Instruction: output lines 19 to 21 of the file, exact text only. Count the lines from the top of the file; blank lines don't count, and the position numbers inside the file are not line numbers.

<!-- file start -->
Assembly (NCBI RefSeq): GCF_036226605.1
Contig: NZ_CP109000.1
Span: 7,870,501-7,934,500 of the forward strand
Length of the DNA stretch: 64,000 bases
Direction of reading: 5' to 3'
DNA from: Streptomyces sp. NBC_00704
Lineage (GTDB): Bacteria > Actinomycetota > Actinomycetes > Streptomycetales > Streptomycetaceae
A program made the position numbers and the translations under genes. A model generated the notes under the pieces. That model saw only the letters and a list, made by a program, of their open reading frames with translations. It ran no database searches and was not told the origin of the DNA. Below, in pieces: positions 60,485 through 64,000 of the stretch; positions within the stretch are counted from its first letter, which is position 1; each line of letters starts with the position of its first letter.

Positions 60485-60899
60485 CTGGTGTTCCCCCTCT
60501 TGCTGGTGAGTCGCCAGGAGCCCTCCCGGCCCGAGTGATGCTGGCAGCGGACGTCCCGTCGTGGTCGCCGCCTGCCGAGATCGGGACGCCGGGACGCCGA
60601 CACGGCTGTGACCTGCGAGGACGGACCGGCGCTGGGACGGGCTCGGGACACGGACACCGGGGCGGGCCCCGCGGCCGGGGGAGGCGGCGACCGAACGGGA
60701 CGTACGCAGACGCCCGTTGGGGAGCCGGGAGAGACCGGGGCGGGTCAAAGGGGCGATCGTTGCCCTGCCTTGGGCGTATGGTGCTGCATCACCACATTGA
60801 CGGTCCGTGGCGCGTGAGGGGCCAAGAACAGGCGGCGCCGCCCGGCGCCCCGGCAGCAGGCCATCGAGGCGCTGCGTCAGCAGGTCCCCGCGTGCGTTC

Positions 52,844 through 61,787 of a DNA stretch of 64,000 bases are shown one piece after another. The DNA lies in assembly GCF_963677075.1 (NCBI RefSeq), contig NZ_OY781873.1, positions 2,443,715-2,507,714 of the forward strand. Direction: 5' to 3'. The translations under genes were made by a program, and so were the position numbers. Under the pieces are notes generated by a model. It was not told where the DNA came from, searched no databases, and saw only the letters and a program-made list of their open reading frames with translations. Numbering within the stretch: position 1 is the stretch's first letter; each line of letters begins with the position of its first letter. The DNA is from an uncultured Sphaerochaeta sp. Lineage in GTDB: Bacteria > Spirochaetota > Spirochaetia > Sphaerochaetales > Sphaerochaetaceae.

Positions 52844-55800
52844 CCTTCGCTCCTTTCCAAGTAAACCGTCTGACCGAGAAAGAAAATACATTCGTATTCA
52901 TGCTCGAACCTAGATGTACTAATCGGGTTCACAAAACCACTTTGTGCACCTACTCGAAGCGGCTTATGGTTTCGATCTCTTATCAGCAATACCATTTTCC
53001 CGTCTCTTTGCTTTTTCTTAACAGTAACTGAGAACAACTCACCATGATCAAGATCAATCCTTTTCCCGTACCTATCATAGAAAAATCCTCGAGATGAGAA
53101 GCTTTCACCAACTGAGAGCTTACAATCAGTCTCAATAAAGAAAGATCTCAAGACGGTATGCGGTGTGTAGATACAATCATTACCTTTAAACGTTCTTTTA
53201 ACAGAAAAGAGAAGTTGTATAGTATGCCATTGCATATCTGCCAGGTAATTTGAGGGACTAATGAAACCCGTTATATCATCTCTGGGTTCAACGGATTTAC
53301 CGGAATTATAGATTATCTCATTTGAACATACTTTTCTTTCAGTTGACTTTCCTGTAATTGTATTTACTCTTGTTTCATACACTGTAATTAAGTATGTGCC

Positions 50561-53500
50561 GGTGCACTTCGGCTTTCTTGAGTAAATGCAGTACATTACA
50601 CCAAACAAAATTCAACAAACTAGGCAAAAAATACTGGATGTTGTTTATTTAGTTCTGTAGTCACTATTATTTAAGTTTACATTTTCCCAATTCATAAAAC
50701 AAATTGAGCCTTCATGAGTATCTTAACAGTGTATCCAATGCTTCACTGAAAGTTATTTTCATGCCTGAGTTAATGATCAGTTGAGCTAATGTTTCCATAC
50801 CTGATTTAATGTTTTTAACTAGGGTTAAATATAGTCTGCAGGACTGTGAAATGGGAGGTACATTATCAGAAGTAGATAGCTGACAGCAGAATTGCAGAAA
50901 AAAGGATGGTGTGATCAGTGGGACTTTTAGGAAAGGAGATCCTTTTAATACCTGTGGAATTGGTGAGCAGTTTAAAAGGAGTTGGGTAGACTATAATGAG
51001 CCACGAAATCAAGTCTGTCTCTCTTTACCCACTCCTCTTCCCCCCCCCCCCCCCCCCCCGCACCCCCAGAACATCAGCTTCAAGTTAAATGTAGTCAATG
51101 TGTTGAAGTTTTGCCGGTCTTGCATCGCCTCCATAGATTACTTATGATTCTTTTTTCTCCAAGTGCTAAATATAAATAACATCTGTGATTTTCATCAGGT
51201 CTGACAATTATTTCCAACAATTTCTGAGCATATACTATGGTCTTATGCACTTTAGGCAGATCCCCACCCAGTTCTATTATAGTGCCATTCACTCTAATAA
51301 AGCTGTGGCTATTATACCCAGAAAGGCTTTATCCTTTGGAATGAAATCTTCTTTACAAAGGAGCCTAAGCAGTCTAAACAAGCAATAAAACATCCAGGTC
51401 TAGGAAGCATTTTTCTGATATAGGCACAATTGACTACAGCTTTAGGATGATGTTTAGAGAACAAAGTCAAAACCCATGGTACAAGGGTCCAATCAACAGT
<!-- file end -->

53001 CGTCTCTTTGCTTTTTCTTAACAGTAACTGAGAACAACTCACCATGATCAAGATCAATCCTTTTCCCGTACCTATCATAGAAAAATCCTCGAGATGAGAA
53101 GCTTTCACCAACTGAGAGCTTACAATCAGTCTCAATAAAGAAAGATCTCAAGACGGTATGCGGTGTGTAGATACAATCATTACCTTTAAACGTTCTTTTA
53201 ACAGAAAAGAGAAGTTGTATAGTATGCCATTGCATATCTGCCAGGTAATTTGAGGGACTAATGAAACCCGTTATATCATCTCTGGGTTCAACGGATTTAC